A movement is building among some Georgia teachers and state workers who oppose the new state employees health plan, which went into effect January 1st. The AJC has the details:
Thousands of Georgia teachers and state employees have come down with a serious case of sticker shock from their new health care plans since the start of the year.
To save big money, the state decided to go with a single company to manage the health care of 650,000 teachers, state employees, retirees and their dependents. Blue Cross and Blue Shield of Georgia took over the $3 billion program Jan. 1.
Since the switch, which is not related to the Affordable Care Act, state officials have gotten an earful from teachers and employees who are suddenly having to pay more for the same services they received under the old plan. They’re complaining about higher deductibles, new networks that don’t always include their old doctors and the elimination of copayments, which means they have to pay more upfront — sometimes a lot more — when they or their families seek treatment.
Ashley Cline, whose husband is a Cherokee County educator, set up a Facebook group where teachers can air their grievances. The group now has over 7,300 members. She also started a petition which she promises to send to Governor Deal. The petition, which went live last night, now has over 500 signatures.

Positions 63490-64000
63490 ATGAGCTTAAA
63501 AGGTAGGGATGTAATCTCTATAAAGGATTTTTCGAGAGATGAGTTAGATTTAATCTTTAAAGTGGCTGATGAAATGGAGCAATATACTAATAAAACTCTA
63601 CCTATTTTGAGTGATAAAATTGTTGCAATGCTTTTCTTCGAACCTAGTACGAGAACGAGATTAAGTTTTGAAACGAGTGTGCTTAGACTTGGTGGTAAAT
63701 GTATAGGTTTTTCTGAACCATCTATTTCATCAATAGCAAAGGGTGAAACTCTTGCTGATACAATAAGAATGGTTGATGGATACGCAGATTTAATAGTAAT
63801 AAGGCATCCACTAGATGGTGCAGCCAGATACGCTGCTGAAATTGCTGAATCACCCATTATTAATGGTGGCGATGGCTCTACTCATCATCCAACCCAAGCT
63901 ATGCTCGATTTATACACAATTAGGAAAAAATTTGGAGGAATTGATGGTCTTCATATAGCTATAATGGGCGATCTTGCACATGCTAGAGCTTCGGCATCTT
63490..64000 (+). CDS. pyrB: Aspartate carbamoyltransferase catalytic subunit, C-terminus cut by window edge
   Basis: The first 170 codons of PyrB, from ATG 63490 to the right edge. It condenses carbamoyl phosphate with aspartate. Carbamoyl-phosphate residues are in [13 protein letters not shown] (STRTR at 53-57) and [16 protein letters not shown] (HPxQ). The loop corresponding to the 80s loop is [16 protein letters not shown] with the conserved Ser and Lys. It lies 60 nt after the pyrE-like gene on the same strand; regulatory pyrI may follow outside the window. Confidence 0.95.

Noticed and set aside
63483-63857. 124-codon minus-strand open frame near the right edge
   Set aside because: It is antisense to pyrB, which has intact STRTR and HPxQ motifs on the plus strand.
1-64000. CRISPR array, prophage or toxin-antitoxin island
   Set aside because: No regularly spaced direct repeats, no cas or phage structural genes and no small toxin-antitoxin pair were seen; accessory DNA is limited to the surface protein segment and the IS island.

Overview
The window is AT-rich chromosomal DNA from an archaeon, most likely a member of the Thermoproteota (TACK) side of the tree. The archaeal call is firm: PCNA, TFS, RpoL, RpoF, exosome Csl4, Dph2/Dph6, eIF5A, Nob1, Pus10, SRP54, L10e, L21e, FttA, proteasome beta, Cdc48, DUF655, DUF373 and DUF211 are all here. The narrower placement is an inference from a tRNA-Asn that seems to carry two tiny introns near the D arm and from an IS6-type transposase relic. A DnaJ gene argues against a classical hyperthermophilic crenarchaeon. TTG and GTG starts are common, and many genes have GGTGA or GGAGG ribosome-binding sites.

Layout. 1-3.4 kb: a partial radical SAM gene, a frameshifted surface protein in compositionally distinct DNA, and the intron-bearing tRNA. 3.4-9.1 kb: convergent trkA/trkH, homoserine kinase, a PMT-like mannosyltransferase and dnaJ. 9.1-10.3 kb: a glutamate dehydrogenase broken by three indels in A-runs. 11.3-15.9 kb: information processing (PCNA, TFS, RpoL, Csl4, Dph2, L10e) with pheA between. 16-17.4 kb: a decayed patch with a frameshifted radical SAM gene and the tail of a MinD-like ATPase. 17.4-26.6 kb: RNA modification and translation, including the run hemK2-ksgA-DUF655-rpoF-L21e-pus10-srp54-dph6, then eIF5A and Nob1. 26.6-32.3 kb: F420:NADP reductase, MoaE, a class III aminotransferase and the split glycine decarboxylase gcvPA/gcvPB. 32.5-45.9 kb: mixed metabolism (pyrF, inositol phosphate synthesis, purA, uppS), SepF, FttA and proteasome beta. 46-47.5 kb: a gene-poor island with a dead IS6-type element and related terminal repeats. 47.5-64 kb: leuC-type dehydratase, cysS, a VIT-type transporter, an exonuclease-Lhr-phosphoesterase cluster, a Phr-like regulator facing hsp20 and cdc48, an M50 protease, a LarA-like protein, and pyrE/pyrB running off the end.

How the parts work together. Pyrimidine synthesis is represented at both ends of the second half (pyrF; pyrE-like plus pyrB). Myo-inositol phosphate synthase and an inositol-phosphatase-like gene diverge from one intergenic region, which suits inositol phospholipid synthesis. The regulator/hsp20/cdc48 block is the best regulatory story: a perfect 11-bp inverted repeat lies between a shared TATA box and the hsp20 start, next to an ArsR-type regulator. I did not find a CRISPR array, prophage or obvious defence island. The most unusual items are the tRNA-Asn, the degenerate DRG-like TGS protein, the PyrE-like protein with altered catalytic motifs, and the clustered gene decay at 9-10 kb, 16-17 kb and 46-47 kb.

The state maintains that changes in insurance benefits this year had to be made because the old health insurance plan was running huge deficits. The new plan is expected to save over $200 million annually. It reflects a trend among large employers to make employees more aware of the cost of health care.
Will this winter of discontent have any effect on the upcoming gubernatorial race? Governor Roy Barnes found out the hard way that it’s not a good idea to upset Georgia’s teachers, who worked to defeat him in 2002. On the other hand, if a pay raise for educators is approved this year, it could go a long way to temper their anger.